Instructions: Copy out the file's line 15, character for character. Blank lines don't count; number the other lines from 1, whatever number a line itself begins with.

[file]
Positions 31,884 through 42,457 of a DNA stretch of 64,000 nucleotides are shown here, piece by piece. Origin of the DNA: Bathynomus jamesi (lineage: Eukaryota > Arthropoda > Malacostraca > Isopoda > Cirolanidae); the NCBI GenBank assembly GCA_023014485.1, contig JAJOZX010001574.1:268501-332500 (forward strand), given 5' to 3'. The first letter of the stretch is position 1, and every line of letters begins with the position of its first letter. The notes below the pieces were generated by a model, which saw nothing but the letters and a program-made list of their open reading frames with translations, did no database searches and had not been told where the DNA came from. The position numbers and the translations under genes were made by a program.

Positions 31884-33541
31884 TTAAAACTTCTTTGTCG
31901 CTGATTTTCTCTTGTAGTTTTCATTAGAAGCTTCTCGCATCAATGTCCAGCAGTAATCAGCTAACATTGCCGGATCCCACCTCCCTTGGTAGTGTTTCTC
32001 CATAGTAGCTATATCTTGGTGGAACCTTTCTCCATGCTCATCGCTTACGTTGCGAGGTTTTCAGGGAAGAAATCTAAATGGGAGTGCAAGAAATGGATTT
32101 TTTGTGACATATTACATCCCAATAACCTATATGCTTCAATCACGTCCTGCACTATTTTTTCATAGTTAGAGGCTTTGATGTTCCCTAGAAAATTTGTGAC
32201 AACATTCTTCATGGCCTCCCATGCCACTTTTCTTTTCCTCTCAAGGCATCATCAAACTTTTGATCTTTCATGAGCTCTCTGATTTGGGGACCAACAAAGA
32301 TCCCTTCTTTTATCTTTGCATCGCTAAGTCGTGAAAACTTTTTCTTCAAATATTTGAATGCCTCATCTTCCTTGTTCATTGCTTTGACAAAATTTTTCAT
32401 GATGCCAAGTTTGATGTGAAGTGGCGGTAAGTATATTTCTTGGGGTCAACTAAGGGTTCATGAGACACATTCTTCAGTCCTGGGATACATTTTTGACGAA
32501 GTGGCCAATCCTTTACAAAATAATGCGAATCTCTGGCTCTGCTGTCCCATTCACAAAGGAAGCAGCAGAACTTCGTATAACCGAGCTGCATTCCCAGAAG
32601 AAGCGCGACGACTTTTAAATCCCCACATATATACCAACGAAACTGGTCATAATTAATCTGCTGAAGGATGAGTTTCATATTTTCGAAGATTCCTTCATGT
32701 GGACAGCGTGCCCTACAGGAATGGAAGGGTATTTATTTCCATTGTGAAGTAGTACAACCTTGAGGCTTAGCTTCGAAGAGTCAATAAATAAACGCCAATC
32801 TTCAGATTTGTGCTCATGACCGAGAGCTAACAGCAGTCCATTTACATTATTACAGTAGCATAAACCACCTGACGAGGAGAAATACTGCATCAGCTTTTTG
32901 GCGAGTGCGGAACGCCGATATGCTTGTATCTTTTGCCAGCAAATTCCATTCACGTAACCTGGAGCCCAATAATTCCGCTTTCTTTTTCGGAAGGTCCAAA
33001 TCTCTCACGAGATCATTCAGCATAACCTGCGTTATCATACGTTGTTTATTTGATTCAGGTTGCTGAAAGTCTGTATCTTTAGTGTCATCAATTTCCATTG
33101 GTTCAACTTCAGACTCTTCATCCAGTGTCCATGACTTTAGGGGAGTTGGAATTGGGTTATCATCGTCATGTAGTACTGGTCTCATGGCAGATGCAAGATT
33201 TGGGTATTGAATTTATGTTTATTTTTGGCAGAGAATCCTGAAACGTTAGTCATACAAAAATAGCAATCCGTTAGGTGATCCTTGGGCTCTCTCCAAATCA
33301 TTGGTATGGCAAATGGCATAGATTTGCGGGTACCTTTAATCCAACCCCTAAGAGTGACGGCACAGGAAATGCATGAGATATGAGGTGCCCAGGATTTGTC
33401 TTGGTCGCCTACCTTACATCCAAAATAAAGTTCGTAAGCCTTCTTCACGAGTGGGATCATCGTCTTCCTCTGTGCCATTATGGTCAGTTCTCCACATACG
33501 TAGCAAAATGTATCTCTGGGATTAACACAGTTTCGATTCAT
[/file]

33001 TCTCTCACGAGATCATTCAGCATAACCTGCGTTATCATACGTTGTTTATTTGATTCAGGTTGCTGAAAGTCTGTATCTTTAGTGTCATCAATTTCCATTG